A day after the president’s former chief of staff Jean Becker urged people to “put away the harps”, his spokesman Jim McGrath has told press that Mr. Bush is in good spirits and is “singing” with doctors and nurses. McGrath said doctors are “cautiously optimistic” about the ex-president’s treatment:
“The President is alert and, as always, in good spirits – and his exchanges with doctors and nurses now include singing. The Bushes thank everyone for their prayers and good wishes and, like their doctors, are cautiously optimistic that the current course of treatment will be effective.”
George H. W. Bush, who suffers from a form of Parkinson’s disease and is mostly wheelchair bound, was admitted to the Methodist Hospital in Houston on November 23 with complications caused by a bout of bronchitis. There were fears over the Christmas weekend when the ex-president was taken to intensive care with a persistent fever and placed on a liquid diet.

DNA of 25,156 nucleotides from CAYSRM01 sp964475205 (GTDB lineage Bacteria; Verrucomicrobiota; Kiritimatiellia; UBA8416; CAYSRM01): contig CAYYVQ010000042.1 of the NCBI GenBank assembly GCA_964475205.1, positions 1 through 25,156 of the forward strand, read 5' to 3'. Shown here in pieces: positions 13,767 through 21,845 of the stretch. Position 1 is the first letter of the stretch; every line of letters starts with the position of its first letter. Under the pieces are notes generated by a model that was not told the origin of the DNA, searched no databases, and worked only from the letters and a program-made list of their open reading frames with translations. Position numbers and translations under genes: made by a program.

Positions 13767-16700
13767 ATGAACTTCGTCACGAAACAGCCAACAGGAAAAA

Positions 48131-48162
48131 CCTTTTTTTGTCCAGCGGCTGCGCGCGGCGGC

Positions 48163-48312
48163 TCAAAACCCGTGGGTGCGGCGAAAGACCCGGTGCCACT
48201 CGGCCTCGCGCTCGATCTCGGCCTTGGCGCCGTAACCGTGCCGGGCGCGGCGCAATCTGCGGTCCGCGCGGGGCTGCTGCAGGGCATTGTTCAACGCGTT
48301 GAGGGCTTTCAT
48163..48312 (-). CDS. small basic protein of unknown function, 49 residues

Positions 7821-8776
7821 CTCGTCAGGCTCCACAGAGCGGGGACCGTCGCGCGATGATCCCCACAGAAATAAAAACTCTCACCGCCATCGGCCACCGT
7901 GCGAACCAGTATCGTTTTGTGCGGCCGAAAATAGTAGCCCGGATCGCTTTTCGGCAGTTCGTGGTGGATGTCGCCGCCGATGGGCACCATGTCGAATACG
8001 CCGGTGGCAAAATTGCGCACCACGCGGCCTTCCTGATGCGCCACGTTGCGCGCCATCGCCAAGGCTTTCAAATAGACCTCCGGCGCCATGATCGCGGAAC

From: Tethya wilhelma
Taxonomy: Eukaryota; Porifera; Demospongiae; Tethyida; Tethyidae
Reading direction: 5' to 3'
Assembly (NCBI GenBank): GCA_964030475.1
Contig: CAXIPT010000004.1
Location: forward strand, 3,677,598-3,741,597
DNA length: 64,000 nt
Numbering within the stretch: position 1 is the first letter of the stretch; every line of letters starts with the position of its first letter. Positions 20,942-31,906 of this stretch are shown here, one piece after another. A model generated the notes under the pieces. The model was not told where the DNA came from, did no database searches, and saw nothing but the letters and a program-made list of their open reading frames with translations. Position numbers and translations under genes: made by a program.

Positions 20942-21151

However, a statement from Becker on Thursday suggested the former president was recovering:
“Is he sick? Yes. Does he plan on going anywhere soon? No. He has every intention of staying put [...] He would ask me to tell you to please put the harps back in the closet.”
88-year-old George H. W. Bush was healthy enough to pay tribute to former wartime commander General “Stormin” Norman Schwarzkopf, who passed away on Thursday at the age of 78. Schwarzkopf led Coalition forces during the 1991 Gulf War, a campaign that took place under Bush’s presidency. Mr. Bush described the former army general as “an American patriot and one of the great military leaders of his generation.” He added:
“[Norman Schwarzkopf was a] distinguished member of that ‘Long Gray Line’ hailing from West Point, Gen. Norm Schwarzkopf, to me, epitomized the ‘duty, service, country’ creed that has defended our freedom and seen this great nation through our most trying international crises.”